Remove mushrooms from oven and turn oven setting to broil. Drizzle each mushroom cap with a small amount (approximately 1/4 teaspoon) of balsamic vinegar.  Spread vinegar evenly with the back of a spoon over inside of mushroom cap. Place one slice shredded prosciutto in each mushroom cap and sprinkle goat cheese on top of prosciutto. Place sheet pan under broiler and melt cheese until lightly browned.  Remove and serve immediately.

ENJOY!

to print the recipe, click here

cleanprepared

Delicious recipe, we will definitely be making this over and over and over, adding all kinds of goodies on the Portobello base.  My only modification was to use fig balsamic vinegar, but other than that, I followed his recipe to a T. Three mushrooms were more than enough for Phil and I, we even had half of the small one leftover.  We enjoyed them as our main dish, next to a little spaghetti with olive oil and lemon zest.  You may notice there is no salt in the recipe. Both goat cheese and prosciutto can be very salty, particularly when you roast them, so make it as written and see how you like it.  I love salt, but did not miss it.  For a full vegetarian version, sun-dried tomatoes could replace the prosciutto, or a mixture of black olives, roasted red bell peppers…  this is a nice basic method to improvise according to your mood.

If you want to see the other recipes made by friends in my group, click on the blue frog that is smiling at you at the bottom of the post.

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GRILLING RIBBONS

We use our outdoor grill pretty much the whole year, as even during the winter we’ll have nice breaks in the weather, with temps reaching the mid 60’s.  Grilling brings a glimpse  of summer into the kitchen, and that is a feeling any Brazilian-American always appreciate!

I found this recipe in a Food and Wine magazine, and the first thing that called my attention was the way it treated the squash:  thinly cut as ribbons, then threaded into skewers.  The photo in the magazine was quite gorgeous, evidently some practice is needed to cut the squash in the perfect thickness and grill them carefully enough to preserve a nice shape.  Let’s say my technique needs to be improved before serving this dish to guests…   But even if you don’t hit the jackpot with your technique, this is a fabulous side dish.  Don’t omit the prosciutto, it is a key component.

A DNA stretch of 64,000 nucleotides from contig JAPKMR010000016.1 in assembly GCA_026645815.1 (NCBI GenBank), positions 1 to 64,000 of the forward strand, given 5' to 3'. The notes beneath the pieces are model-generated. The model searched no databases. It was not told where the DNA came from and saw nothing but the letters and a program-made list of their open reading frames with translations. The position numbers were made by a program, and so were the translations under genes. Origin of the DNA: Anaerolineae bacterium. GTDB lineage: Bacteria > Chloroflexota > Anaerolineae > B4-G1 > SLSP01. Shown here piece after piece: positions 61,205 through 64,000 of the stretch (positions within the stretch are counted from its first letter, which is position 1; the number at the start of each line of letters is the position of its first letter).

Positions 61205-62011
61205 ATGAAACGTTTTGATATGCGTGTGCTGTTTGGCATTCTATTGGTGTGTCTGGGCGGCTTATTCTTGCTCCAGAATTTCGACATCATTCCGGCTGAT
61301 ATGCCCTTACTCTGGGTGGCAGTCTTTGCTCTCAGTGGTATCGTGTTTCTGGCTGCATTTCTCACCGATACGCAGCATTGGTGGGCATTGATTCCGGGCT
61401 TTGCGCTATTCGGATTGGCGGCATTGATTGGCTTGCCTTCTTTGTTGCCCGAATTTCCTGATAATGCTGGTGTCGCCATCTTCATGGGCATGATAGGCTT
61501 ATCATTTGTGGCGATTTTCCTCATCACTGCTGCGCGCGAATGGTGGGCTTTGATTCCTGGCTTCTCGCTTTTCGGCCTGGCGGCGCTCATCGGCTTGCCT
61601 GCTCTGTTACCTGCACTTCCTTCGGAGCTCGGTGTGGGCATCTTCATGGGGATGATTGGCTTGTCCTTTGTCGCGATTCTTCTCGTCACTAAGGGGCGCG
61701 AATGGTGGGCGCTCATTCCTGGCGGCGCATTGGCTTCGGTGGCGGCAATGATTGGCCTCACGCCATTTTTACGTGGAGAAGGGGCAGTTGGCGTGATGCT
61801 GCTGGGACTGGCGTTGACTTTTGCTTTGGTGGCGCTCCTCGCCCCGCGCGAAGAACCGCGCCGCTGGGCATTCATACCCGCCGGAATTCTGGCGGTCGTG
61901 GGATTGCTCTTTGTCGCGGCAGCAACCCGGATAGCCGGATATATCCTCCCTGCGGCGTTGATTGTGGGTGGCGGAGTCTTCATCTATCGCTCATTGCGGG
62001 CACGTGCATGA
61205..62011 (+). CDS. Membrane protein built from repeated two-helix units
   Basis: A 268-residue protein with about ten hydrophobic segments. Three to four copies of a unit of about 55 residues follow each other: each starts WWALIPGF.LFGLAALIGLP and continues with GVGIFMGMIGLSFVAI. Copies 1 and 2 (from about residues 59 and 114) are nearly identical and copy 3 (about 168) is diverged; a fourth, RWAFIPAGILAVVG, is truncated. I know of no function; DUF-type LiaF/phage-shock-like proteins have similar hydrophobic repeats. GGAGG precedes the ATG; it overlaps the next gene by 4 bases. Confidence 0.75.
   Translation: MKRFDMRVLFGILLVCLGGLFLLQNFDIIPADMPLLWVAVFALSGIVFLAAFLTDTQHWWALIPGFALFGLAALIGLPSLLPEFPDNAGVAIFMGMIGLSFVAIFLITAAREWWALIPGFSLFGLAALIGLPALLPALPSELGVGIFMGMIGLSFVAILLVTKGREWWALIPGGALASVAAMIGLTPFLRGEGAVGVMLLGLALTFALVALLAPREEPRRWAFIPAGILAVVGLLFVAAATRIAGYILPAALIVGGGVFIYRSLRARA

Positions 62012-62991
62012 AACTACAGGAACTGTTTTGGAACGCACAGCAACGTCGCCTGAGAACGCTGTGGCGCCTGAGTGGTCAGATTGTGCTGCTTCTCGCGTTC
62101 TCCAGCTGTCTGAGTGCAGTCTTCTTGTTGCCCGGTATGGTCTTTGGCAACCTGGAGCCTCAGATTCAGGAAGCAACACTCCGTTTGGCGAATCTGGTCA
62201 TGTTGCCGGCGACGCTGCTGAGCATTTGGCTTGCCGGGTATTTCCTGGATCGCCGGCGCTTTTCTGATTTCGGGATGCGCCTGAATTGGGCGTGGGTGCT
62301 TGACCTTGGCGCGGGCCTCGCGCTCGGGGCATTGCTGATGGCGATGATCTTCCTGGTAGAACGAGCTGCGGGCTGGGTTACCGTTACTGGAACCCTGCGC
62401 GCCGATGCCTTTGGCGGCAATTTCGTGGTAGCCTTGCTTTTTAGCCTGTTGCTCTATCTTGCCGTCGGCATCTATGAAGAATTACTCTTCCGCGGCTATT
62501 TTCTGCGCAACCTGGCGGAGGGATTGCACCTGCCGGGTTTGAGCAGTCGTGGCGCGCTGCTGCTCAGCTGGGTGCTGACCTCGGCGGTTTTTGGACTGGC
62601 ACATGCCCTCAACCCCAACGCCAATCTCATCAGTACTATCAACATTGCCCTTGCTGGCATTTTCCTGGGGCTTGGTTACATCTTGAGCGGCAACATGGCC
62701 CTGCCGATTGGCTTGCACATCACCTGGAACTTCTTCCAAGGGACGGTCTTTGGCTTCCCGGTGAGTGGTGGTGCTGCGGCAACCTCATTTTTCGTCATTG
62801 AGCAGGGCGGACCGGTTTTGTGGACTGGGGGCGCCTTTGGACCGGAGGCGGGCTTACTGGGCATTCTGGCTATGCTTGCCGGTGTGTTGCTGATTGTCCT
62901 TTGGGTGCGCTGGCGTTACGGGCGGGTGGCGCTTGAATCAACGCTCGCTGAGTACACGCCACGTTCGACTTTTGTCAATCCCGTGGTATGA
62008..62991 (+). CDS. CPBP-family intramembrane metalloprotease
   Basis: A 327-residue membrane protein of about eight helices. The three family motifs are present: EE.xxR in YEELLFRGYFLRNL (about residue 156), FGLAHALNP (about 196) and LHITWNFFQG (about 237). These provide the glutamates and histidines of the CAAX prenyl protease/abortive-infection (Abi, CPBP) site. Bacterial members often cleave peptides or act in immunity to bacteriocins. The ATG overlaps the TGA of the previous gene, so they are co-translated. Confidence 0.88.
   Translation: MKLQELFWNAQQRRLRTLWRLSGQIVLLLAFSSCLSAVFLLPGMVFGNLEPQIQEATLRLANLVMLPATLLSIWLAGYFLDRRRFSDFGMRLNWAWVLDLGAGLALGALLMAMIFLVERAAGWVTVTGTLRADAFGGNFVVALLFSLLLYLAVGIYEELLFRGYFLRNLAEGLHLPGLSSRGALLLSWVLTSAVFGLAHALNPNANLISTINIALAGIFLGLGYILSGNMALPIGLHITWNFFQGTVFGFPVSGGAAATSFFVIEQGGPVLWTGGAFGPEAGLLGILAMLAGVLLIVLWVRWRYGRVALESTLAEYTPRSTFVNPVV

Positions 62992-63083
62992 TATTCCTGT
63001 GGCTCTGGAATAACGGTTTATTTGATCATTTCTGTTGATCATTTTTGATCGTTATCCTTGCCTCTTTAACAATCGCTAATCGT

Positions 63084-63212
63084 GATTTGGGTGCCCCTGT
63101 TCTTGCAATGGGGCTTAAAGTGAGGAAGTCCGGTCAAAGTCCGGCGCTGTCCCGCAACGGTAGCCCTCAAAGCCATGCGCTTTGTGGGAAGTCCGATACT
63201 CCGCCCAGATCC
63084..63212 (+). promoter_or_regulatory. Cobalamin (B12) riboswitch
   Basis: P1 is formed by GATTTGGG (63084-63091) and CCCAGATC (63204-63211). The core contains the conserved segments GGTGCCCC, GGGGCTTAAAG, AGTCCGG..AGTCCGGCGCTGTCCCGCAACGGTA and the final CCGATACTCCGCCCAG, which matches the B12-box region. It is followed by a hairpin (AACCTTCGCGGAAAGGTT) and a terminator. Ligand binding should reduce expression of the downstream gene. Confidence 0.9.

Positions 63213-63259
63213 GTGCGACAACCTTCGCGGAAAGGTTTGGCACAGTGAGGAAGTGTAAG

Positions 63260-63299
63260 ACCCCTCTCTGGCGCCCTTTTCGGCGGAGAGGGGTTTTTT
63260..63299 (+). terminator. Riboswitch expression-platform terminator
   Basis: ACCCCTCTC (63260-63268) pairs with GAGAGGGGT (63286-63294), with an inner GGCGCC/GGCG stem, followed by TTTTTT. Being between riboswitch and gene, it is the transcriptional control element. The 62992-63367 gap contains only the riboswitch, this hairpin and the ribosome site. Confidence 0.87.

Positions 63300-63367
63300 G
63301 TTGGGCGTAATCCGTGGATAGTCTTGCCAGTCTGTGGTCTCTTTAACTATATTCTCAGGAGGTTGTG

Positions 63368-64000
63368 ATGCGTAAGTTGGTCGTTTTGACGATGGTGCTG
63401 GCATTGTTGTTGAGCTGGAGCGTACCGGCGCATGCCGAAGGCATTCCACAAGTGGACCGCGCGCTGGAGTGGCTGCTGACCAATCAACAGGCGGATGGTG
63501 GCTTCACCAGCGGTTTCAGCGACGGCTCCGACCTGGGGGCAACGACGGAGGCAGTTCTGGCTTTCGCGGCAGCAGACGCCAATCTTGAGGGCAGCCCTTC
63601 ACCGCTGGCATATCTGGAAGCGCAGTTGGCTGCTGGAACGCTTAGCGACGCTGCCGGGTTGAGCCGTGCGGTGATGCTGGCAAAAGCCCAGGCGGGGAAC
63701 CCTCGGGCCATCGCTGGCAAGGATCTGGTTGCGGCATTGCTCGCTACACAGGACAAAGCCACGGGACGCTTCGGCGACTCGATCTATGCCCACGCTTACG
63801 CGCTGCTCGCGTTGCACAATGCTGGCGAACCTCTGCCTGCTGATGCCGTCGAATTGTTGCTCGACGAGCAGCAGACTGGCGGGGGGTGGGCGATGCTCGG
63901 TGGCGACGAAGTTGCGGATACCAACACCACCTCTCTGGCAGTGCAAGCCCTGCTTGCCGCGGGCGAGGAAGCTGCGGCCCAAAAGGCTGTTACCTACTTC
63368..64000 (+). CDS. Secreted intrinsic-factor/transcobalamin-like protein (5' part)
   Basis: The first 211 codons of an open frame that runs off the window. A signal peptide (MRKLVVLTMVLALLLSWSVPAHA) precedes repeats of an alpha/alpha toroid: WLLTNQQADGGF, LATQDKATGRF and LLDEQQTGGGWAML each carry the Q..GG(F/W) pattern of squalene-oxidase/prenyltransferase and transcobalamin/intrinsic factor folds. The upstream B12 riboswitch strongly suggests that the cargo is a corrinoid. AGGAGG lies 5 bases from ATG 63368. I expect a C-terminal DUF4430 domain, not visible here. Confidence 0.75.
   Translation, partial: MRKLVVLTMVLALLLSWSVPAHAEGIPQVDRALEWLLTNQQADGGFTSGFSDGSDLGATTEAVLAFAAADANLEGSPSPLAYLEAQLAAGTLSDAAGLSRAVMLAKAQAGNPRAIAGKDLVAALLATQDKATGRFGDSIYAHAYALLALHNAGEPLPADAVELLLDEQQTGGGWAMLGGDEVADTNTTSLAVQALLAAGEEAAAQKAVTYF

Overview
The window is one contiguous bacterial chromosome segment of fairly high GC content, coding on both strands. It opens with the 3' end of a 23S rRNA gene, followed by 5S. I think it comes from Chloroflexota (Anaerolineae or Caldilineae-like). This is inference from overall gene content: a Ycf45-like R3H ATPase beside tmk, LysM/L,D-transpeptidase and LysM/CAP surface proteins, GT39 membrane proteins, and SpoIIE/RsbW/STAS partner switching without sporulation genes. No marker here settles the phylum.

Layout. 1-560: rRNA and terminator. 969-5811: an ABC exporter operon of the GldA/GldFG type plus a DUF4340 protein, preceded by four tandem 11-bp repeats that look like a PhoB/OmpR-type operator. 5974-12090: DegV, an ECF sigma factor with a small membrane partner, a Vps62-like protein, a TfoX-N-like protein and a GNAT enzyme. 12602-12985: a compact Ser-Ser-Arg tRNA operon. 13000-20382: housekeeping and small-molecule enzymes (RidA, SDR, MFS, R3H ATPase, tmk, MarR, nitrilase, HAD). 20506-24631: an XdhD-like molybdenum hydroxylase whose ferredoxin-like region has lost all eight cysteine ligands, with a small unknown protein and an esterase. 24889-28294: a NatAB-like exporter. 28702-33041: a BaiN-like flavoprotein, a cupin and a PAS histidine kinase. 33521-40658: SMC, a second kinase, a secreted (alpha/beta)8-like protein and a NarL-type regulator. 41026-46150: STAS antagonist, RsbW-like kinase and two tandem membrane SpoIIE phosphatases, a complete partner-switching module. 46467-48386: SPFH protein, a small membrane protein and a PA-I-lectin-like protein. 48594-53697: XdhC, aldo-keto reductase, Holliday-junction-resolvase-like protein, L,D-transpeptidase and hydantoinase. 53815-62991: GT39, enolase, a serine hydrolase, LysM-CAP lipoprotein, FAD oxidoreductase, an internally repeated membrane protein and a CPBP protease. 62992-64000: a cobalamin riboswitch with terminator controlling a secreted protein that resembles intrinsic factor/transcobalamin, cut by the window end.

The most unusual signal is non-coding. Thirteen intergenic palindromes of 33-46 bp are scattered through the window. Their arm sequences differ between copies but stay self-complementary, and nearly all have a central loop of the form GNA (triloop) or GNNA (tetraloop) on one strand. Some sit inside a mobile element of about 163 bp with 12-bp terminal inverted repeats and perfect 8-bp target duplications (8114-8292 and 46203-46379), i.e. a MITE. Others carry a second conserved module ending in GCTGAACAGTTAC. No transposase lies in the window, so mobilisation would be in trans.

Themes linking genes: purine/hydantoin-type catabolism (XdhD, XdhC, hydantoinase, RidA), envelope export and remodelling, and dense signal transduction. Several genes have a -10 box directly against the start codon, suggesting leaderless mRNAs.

GRILLED SQUASH RIBBONS AND PROSCIUTTO WITH MINT DRESSING
(adapted from Food and Wine magazine)

1 teaspoon lime zest
1/4 cup fresh lime juice
1/4 cup chopped mint
1/4 cup extra-virgin olive oil + more for brushing veggies
Salt and freshly ground pepper
2 medium zucchini, very thinly sliced lengthwise
2 medium yellow squash, very thinly sliced lengthwise
6 ounces sliced prosciutto

Prepare a gas or charcoal grill, brushing or spraying the grids with a little olive oil.  In a small bowl, combine the lime zest and juice with the mint, and the   olive oil. Season with salt and pepper.Alternately thread the zucchini, yellow squash and prosciutto onto 4 pairs of 12-inch bamboo or metal skewers (soak the bamboo skewers in water to prevent them from burning).  Lightly spray the vegetables and prosciutto with olive oil and season with salt and pepper.Grill the skewers over high heat until the zucchini and yellow squash are lightly charred, maximum of 2 minutes per side. Serve the mint dressing on the side (it is great for salads too).

ENJOY!

to print the recipe, click here

Comments:   I suppose the same recipe would work without going through the trouble of making the ribbons, but they do add a lot of charm to the dish.  I wasn’t sure about grilling the prosciutto, as it is a bit dry to start with, but it turned out as a great match for the squash ribbons.  Salty and chewy, it gave that extra bite to the veggies, just like croutons on a Caesar salad. We both loved everything about this recipe, a real winner!

Food & Wine suggests using these veggies + dressing as a “sauce” for pasta.  Simply cook the pasta al dente, and slide the veggies off the skewers, mixing with the pasta while it’s still very hot. Add some of the dressing, adjust the consistency if needed with the pasta cooking water, and voila’:  heaven on a plate!

ONE YEAR AGO: Peppery Cashew Crunch
TWO YEARS AGO: Ossobuco Milanese (a GREAT dish!)